Long floppy ears are a trademark of the cocker spaniel. Unfortunately, they are also one of their biggest health hazards. Of all modern dog breeds, spaniels are among the most vulnerable to serious ear infections. They are often candidates for ear ablation surgery when infections become too severe to treat.
Ear ablation is a final fix for infections that cannot be managed with conventional methods. Vets normally treat ear infections by cleaning the canal thoroughly and prescribing antibiotic or anti-fungal medication. Cocker spaniels have an exceptionally large area of sensitive tissue leading to their ear canal compared to other breeds. The large ear flaps protect this sensitive area from physical abrasion and other damage, but they also increase the spaniel's risk of infection by trapping dirt and moisture for long periods of time.
Why Ear Ablation?
If your dog's ear infection is beyond the scope of cleaning and antibiotics, your vet may recommend a surgical operation to remove a large portion of the dog's inner ear. Ear infections cause skin irritation, head pain and dizziness, making it hard for your dog to move and navigate. Ear ablation may seem like an extreme operation, but it is probably the only one that will work on your spaniel. There is actually a less intrusive surgical option, called lateral ear resection, but it is rarely successful on cocker spaniels due to the dimension of their ears. In fact, one study found that the rate of failure of resection surgery was over 85 percent in cockers, compared to roughly 35 percent in other breeds, according to Mar Vista Animal Medical Center.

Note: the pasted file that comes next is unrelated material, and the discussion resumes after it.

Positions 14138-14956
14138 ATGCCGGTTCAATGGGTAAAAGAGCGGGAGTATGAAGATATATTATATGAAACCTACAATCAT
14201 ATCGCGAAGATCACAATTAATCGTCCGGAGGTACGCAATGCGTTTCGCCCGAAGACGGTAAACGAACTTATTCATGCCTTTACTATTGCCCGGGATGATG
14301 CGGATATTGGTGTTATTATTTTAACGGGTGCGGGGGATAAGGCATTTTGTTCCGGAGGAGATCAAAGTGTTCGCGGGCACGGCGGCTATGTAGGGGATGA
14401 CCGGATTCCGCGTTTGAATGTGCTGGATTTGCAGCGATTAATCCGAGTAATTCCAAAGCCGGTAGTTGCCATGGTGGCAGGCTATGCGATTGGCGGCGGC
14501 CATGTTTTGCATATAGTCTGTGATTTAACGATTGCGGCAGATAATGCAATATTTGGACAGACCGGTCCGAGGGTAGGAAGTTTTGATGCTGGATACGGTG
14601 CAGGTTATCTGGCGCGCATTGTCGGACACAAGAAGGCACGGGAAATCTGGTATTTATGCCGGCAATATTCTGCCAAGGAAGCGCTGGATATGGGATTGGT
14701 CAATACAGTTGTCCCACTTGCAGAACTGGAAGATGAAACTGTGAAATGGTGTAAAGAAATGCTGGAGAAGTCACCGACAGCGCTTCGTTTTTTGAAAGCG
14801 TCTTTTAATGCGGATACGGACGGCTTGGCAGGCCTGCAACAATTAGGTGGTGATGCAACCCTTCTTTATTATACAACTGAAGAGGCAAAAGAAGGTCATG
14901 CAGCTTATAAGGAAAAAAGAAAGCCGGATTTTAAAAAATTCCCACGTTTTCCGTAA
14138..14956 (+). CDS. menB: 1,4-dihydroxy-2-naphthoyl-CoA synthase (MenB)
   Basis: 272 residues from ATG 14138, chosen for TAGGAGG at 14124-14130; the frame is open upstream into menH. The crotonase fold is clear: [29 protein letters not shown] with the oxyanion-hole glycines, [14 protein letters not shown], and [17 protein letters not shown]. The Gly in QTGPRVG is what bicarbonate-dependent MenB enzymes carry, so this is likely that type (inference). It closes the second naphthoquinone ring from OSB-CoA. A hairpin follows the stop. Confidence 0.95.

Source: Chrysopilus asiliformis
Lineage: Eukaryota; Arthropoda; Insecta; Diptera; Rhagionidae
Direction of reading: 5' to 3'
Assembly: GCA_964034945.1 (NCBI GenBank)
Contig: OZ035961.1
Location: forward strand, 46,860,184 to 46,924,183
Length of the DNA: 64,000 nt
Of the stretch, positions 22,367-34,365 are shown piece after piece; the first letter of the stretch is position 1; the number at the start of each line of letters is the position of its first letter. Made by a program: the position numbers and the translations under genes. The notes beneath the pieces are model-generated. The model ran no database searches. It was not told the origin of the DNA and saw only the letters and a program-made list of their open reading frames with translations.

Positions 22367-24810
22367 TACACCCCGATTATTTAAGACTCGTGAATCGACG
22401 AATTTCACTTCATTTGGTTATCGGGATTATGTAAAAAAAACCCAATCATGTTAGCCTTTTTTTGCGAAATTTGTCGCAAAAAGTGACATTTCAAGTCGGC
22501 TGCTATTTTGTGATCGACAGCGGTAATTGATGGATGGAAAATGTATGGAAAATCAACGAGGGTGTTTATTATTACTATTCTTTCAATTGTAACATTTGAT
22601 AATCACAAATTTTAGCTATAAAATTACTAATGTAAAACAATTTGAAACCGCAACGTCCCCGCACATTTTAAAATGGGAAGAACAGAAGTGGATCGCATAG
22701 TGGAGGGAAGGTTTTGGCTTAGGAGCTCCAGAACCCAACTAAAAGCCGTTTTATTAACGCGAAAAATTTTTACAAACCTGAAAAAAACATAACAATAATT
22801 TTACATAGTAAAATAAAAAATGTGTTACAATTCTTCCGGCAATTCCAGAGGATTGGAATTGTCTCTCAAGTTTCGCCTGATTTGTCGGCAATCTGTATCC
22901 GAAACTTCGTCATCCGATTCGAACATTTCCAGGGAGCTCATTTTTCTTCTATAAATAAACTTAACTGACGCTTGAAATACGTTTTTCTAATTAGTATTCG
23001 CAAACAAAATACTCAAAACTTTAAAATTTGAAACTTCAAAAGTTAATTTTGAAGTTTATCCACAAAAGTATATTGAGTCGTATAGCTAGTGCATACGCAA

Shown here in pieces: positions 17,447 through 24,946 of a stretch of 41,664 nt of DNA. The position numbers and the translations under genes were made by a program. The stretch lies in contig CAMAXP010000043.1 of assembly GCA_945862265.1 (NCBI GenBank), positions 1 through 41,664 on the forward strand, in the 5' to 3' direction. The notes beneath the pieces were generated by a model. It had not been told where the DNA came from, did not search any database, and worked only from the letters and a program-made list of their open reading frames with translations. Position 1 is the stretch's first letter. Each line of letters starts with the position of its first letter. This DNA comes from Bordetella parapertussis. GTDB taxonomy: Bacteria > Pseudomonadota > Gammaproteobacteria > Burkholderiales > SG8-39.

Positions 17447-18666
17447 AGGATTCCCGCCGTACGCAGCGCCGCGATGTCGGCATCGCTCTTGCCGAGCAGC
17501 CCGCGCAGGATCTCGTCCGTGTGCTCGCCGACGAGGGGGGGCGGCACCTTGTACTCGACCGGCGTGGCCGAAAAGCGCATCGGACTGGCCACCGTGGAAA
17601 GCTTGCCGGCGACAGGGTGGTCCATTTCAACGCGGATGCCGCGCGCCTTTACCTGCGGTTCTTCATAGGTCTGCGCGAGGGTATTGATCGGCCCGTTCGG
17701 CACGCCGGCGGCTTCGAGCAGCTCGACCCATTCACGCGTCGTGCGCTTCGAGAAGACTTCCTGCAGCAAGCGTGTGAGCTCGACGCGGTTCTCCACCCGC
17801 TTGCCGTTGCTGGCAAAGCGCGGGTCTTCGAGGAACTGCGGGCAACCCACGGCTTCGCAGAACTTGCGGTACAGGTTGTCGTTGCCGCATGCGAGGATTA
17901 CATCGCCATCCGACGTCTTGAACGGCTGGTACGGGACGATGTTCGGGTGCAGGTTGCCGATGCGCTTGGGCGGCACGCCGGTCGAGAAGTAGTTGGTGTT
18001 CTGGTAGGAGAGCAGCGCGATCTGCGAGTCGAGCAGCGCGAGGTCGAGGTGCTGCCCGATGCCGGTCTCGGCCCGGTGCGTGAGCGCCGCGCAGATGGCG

So what exactly is going to happen to your dog on the operating table? After the anesthesia kicks in, the veterinarian surgeon will shave your dog's head and clean his ear canals as much as possible. He will make several incision within your dog's ear down into his ear canal and remove some of the bone and sensitive tissue, including the canal cavity and ear drum. Your dog's ear flap will actually remain intact throughout the operation, and the vet will close the incisions with several sets of sutures to keep the original structure.
While the operation has a pretty good chance of succeeding, there is always a risk of complications arising during or after surgery. Between 5 and 10 percent of dogs require a second surgery after the initial ablation operation, according to Mar Vista Animal Medical Center. There is also a small risk of permanent facial nerve damage. While there is some danger, ear ablation can greatly improve your dog's quality of life, so be sure to talk to your vet about it and ask any questions that come to mind before making a decision.
Always check with your veterinarian before changing your pet’s diet, medication, or physical activity routines. This information is not a substitute for a vet’s opinion.
Quentin Coleman has written for various publications, including All Pet News and Safe to Work Australia. He spent more tan 10 years nursing kittens, treating sick animals and domesticating semi-feral cats for a local animal shelter. He graduated from the University of Delaware with a bachelor's degree in journalism.